Creating global capacities is the only way to win back ground lost to China is bulk drugs. This was a clear message from the Indian pharma industry on the eve of a fresh Union Budget.
In its latest July 2014 report on the Indian Pharmaceutical industry, the Associated Chambers of Commerce & Industry of India (Assocham) urges the government to "promote the setting up of vertically integrated manufacturing facilities for essential drugs, at a competitive scale."
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This was a point made by the Indian Pharmaceutical Alliance (IPA), an association of some of the leading Indian pharma companies, earlier too when its president - and chairman of Dr Reddy's Laboratories - Satish Reddy called for setting up "industry clusters" where the government could provide a package of incentives and common utilities to make large scale production facilities at low cost possible.
The Assocham report suggests tapping the "infrastructure of sick PSUs." This, it says, "may be leveraged in this regard, through public-private partnerships." It says: "Utilize capacities of public sector undertakings (PSUs) like Indian Drug & Pharmaceutical Ltd etc that invested in manufacturing infrastructure required for many of these APIs (active pharmaceutical ingredients or bulk drugs) and intermediates."
It further says: "Engage private players to manage operations so that optimal utilization of the existing capacity is ensured.These capacities need to be enhanced in order to achieve economic scale of production." "The government can help set up capacities for these APIs/ intermediates by providing fiscal incentives such as subsidized debt, tax and duty breaks on capital equipment.....Facilitate the establishment of vertically integrated manufacturing facilities by offering incentives to petrochemical and agrochemical companies such as secured committed orders in order to encourage them to set up plants in close proximity."
Also, in a sense, echoing the IPA point, says: "For long term, the government could offer fiscal incentives during the formative years to encourage setting up of large-scale pharma and chemical clusters in close proximity to each other to enable companies to build scale and vertical integration."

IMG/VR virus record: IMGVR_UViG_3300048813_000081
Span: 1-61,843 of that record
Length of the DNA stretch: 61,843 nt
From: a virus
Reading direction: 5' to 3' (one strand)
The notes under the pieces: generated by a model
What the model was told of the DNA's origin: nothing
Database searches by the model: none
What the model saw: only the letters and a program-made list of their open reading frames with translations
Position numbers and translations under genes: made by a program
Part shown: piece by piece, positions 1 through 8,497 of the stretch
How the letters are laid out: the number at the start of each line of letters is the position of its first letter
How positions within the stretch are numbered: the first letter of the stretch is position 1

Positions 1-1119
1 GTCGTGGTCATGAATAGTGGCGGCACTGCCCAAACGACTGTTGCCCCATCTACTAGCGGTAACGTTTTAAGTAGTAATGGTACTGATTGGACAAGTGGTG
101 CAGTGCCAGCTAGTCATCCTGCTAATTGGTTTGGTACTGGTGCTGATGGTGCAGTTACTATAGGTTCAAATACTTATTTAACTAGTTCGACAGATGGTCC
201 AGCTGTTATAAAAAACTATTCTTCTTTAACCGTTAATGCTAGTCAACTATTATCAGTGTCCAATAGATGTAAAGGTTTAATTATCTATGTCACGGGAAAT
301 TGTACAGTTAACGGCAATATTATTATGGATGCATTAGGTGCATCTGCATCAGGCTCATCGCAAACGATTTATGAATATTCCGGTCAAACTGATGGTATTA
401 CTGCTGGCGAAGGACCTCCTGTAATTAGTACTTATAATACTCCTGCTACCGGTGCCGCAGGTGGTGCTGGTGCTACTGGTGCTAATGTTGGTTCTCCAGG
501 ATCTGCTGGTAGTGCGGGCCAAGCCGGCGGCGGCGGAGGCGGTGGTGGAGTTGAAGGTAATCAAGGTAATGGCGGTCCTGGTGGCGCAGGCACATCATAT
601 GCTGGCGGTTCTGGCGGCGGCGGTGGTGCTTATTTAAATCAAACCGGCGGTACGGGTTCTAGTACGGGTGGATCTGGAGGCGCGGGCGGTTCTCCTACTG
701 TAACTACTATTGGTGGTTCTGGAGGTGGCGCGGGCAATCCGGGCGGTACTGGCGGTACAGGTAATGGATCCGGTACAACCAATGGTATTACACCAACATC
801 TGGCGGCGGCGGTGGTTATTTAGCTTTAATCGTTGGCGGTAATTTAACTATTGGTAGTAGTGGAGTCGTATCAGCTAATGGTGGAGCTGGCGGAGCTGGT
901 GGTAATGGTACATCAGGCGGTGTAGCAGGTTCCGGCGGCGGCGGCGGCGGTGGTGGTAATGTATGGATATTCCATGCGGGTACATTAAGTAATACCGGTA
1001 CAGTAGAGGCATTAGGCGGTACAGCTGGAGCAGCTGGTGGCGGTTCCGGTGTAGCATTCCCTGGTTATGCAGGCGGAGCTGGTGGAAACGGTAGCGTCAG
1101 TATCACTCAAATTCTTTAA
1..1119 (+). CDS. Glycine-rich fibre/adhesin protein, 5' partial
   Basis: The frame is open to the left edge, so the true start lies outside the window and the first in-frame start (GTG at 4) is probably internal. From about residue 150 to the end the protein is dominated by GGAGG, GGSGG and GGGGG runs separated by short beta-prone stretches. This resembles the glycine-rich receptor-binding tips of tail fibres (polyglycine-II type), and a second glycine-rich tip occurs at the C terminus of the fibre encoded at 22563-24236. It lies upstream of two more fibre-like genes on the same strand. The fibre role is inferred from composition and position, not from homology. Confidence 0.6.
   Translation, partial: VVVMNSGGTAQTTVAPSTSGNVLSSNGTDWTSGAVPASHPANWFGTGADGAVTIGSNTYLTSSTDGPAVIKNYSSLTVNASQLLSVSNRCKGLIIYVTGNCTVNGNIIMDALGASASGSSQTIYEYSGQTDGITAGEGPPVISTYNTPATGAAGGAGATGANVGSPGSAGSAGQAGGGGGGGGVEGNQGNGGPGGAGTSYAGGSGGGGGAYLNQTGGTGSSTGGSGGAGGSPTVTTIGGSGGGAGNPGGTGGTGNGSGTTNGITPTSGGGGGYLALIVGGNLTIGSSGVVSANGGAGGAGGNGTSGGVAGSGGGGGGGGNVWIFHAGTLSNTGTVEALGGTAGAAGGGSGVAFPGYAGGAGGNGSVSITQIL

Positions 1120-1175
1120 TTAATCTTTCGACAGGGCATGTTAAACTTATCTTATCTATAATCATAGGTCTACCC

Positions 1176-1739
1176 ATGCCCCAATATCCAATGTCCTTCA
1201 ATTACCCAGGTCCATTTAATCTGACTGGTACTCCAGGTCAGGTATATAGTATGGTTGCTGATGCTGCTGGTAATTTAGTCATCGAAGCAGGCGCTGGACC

The Assocham report also points to other challenges and suggests possible ways forward. For instance, on achieving the goal of universal health coverage for all, it urges the government to use the public-private partnership route.
It says: "There is need to see to it that a good standard of affordable health care facilities is provided to more people, especially in the Tier II and III cities and towns of India. This can be made possible by way of partnerships between the government and the private players, where the government plays the role of a payer and the private players provide the service."
On the slowdown in the clinical trials approval process, it calls for, among other things, establishing "a regulatory structure which is not only stable, transparent and predictable but also accountable with regular audits and appraisals."
On price control, it seeks, among other things: "A regulatory framework for pricing of drugs so as to ensure availability of required medicines - "essential medicines" - at reasonable prices even while providing sufficient opportunity for innovation and competition." On Intellectual Property Rights (IPRs), it sees the need for "setting up of specialized courts which are equipped to adjudicate upon technical and scientific issues involving pharmaceutical patents."
On FDI into pharmaceuticals, feels government needs to address some grey areas like time frame for FIPB clearance and others but at the same time, says, "present policy on FDI in Pharmaceuticals should be continued with specified riders for approval in case of brownfield investments." Finally, on biosimilars or bio-based pharma products, it seeks clarify on the regulatory framework, export incentives apart from tax and excise holidays.